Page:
“We’ve taken a little bit of HIV and engineered it so that it activates the immune system super well,” said Scripps professor David Nemazee.
The researchers’ long-term goal is to design a vaccine that prompts the body to produce antibodies that bind to HIV and prevent infection.
Due to HIV’s complex nature, the virus is able to evade detection from the immune system and mutate rapidly into new strains.
“Instead, we are focusing the immune response on the Achilles heel of the problem,” said Nemazee.
Unlike traditional vaccines, which use inactive proteins from the virus to fight against it, this new approach aims to engineer new proteins that can better train the immune system to recognize the virus.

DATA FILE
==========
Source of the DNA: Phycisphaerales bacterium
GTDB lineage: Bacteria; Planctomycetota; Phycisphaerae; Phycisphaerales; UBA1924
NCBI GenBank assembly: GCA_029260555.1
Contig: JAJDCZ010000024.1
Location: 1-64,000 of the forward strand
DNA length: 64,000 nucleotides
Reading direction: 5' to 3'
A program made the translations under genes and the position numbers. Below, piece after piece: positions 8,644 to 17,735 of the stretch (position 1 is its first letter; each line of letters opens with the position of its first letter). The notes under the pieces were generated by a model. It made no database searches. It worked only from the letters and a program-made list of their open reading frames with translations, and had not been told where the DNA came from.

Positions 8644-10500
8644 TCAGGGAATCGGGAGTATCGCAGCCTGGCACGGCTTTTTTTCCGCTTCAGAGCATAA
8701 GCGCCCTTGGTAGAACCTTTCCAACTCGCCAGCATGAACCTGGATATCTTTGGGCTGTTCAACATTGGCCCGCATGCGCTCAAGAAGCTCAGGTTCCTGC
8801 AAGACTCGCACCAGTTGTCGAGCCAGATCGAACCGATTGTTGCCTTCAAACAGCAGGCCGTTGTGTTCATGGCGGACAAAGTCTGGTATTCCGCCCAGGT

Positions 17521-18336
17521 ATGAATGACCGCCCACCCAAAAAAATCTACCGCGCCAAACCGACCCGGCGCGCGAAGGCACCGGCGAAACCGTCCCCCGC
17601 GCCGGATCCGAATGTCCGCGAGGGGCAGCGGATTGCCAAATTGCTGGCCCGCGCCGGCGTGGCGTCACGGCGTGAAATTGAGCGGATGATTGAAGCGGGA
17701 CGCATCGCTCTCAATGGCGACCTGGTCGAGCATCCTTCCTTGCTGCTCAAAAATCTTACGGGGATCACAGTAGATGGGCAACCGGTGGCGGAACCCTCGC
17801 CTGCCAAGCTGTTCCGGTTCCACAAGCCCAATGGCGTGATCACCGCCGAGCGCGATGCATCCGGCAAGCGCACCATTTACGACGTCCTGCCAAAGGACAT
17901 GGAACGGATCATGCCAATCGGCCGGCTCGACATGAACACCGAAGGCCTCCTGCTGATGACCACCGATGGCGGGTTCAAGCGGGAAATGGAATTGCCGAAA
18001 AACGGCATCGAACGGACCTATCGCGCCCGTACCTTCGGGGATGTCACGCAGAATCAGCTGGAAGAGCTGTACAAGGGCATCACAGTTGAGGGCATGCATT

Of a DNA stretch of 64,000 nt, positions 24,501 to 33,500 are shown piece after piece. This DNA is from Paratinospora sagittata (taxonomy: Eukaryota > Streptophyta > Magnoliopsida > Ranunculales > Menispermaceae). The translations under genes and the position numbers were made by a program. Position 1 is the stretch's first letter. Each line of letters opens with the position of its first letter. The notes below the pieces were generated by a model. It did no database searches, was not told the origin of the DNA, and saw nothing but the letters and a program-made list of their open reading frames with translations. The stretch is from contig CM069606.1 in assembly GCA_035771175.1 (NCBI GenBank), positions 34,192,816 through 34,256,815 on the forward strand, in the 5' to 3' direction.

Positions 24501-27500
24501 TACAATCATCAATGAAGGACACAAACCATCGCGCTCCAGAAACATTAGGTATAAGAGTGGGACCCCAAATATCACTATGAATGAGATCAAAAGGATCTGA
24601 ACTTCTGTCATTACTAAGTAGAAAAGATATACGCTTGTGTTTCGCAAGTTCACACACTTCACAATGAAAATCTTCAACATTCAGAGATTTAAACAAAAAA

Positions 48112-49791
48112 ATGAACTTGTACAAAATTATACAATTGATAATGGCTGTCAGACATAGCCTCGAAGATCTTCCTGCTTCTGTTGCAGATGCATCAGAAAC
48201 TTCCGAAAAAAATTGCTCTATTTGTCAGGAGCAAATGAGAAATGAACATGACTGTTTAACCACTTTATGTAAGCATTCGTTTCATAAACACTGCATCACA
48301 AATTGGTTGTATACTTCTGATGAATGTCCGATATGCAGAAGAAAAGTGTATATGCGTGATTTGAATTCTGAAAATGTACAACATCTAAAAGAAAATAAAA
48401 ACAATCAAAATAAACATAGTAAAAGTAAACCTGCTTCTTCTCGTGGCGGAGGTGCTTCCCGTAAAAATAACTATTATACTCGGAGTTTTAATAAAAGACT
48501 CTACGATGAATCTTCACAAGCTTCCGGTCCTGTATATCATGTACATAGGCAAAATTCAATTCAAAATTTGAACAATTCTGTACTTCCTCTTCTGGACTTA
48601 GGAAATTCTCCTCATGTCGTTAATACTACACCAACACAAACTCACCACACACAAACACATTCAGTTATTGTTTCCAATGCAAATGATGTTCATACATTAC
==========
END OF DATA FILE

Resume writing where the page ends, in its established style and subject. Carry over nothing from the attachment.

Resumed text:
“The response is antibodies,” said Nemazee. “Now the antibodies are made better than they would be naturally and more specifically.”
The newly produced antibodies bind to the vaccine, linger in the blood and fight against the virus.
So far, scientists at Scripps have only been able to test on mice but they say the results seem promising.
Next, they aim to figure out how to design a series of booster shots to train the immune system to finally fight off the HIV.